Suu Kyi’s 20-year war of wills with Myanmar junta: Profile

Saturday, November 13, 2010

BANGKOK - Aung San Suu Kyi’s patience and fierce determination have been tested repeatedly during a 20-year war of wills against Myanmar’s military rulers.

Those qualities, honed by a daily morning regimen of Buddhist meditation, have helped her in a battle in which she has effectively spent 15 of the last 20 years under house arrest.

Born June 19, 1945, Suu Kyi (pronounced Sue Chee) was only two when her father, Burmese independence hero General Aung San, was murdered by political rivals.

Her mother, Khin Kyi, served in several posts in the newly independent country, including ambassador to India. Suu Kyi grew up abroad, attending Britain’s Oxford University where she received degrees in philosophy and economics in 1967.

In 1972 she married Michael Aris, a British scholar of Asian literature and history, and had two sons, Alexander and Kim. She also lived in the US, working for the UN and as a volunteer social worker at a New York hospital.

But she never lost her interest in her homeland, where General Ne Win, a colleague of her father’s, had staged a military coup in 1962, nipping the country’s fragile young democracy in the bud and setting it on his disastrous “Burmese road to socialism.”

Ne Win was still in power in 1988 when Suu Kyi travelled to Rangoon, where her mother had returned and suffered a stroke.

It was then that years of pent-up frustration and resentment against the military boiled over into huge street demonstrations against the Ne Win regime.

The dictator responded with force, ordering the army to fire on thousands of unarmed students, Buddhist monks and other civilians.

Thousands were killed, wounded and imprisoned, but the crackdown failed to kill the spirit of rebellion, which grew quickly after Suu Kyi decided to join the pro-democracy forces.

Addressing a huge crowd in Rangoon, standing in front of a giant portrait of General Aung San, Suu Kyi declared, “I could not, as my father’s daughter, remain indifferent to all that was going on.”

With her illustrious family name, combined with a natural gift for inspirational rhetoric in both Burmese and English, Suu Kyi quickly became the guiding light of the country’s most potent opposition force, the National League for Democracy (NLD).

The upheaval forced Ne Win to step down, but he was quickly replaced by a military junta calling itself the State Law and Order Restoration Council (SLORC).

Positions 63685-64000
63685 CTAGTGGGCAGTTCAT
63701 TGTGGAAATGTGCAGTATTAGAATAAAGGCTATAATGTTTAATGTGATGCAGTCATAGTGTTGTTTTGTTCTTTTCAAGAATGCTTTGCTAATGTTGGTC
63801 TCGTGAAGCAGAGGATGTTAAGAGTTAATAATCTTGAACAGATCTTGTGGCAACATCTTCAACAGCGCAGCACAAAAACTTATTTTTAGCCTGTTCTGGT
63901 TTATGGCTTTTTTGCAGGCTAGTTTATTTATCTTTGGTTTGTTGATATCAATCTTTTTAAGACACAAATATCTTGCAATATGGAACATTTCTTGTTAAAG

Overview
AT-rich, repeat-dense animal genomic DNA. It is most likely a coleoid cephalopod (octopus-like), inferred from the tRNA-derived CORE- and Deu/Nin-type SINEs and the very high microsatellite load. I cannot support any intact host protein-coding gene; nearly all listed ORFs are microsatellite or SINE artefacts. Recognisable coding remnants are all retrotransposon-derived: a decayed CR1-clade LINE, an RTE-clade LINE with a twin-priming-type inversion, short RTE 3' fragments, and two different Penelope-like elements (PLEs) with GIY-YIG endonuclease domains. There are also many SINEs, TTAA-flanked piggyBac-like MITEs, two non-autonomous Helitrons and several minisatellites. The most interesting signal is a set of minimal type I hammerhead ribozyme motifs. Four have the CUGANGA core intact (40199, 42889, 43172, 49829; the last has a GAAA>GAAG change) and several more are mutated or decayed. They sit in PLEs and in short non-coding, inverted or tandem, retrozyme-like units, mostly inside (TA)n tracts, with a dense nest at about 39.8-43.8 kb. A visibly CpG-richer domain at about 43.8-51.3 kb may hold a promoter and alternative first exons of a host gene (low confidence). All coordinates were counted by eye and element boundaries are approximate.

They changed the name of the country from Burma to Myanmar and the capital from Rangoon to Yangon, pledged free market economic reforms and agreed to hold a “free and fair” National Assembly election.

The junta also put Suu Kyi under house arrest, but this failed to dampen public enthusiasm for the NLD, which won more than 80 percent of the legislative seats in the 1990 election.

But the junta ignored the results and jailed or exiled most of the winning candidates.

The generals kept Suu Kyi locked away in her family home in Yangon and refused to let her husband and sons visit her. They tried to coax her into leaving the country to visit her family in England but she refused, knowing the generals would never let her return.

In 1991 her only link to the outside world was her short-wave radio, which is how she learned she won that year’s Nobel Peace Prize.

The prize boosted her prestige and increased international calls for her release, but it did not stop the junta’s attempts to break her spirit, including food deprivation.

The international pressure finally paid off with her release from house arrest in 1995.

In interviews with Western correspondents she attributed her ability to withstand the junta’s psychological warfare against her to her daily, hour-long meditation sessions.

She said she relied on her Buddhist faith for support, refusing to succumb to the effects of prolonged isolation, fear and hatred, even against her enemies.

The junta, which again changed its name, to the State Peace and Development Council (SPDC), refused repeated calls to allow Suu Kyi’s ailing husband to visit her. He died in 1999.

The following year Suu Kyi was again placed under house arrest, then released 19 months later in May 2002, when the junta again pledged it was turning over a new leaf and would allow her to travel anywhere in the country.

A year later she tested that pledge, travelling to the northern city of Mandalay and surrounding towns to drum up support for the resurgent NLD.

The planned one-month campaign trip was cut short on the night of May 30 when Suu Kyi’s motorcade was attacked by a military-backed mob armed with wooden clubs and bamboo spears. By official accounts, four people were killed, but dissident sources put the figure at over 70.

She was put under “protection” after the incident, and then again under house arrest in September 2003, a status which effectively remained in force until her release Saturday.

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